Hosted by Jewish performance and ritual artist Shira Kline (she/her), a.k.a. ShirLaLa, this season features interviews with LGBTQIA+ Jews from the Union for Reform Judaism's JewV'Nation Fellowship.
The four power International Military Tribunal (IMT) took place in Nuremberg, Germany between November 1945 and October 1946. Great Britain, France, and the Soviet Union joined the United States in bringing 24 Nazi leaders to justice after the end of World War II.
I know I’m not alone in wrestling with my own mortality. I was asked these questions many times during my rabbinic career as people aged and as loved ones died – but never did I think they related to me personally. Now I find myself looking for answers to these questions, and I’ve found answers in Hillel Halkin’s After One-Hundred-and-Twenty: Reflecting on Death, Mourning, and the Afterlife in the Jewish Tradition.
Does being a person of faith mean you believe in blessings and curses? Why should we always "do the right thing?" Are we rewarded or punished for what we do in the world?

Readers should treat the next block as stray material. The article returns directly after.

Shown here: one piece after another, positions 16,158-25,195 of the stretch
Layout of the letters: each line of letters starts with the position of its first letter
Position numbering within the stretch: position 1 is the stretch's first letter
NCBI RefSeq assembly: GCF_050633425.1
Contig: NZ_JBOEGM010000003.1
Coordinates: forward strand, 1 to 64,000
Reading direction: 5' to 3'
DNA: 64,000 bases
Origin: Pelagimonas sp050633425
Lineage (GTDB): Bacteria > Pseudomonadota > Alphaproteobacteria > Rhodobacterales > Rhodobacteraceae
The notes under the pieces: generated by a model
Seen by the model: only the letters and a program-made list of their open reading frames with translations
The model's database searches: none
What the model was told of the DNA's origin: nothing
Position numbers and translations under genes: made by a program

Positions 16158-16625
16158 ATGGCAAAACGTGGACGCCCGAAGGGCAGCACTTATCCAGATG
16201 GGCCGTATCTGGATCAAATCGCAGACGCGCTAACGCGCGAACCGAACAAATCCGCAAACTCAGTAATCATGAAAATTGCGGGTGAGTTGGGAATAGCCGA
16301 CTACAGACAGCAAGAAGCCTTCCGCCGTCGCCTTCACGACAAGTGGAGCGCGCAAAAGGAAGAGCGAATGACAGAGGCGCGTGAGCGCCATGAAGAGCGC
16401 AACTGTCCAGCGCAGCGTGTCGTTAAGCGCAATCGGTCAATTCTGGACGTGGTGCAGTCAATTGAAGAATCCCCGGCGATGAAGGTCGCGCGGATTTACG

Like our ancestors, we focus on our own modern day tribes: The tribes of the Reform, Conservative, Orthodox, Reconstructionist, and secular. Amidst our real differences, can we sew ourselves together into a larger identity of being Am Yisrael – one people?
Do we do things because they bring us meaning, or do things have meaning because we do them? Can your morning yoga class or walk through the park serve as a source of spiritual inspiration?
Even with good intentions, when we talk about people who are not present, we run the risk of disparaging them, without giving them the opportunity to respond.
Parashat T'ruma describes building a mishkan, a sacred space, and the first central praying place in Jewish life. People were asked to give both their skills and their material possessions to build it, and together they created something both beautiful and portable.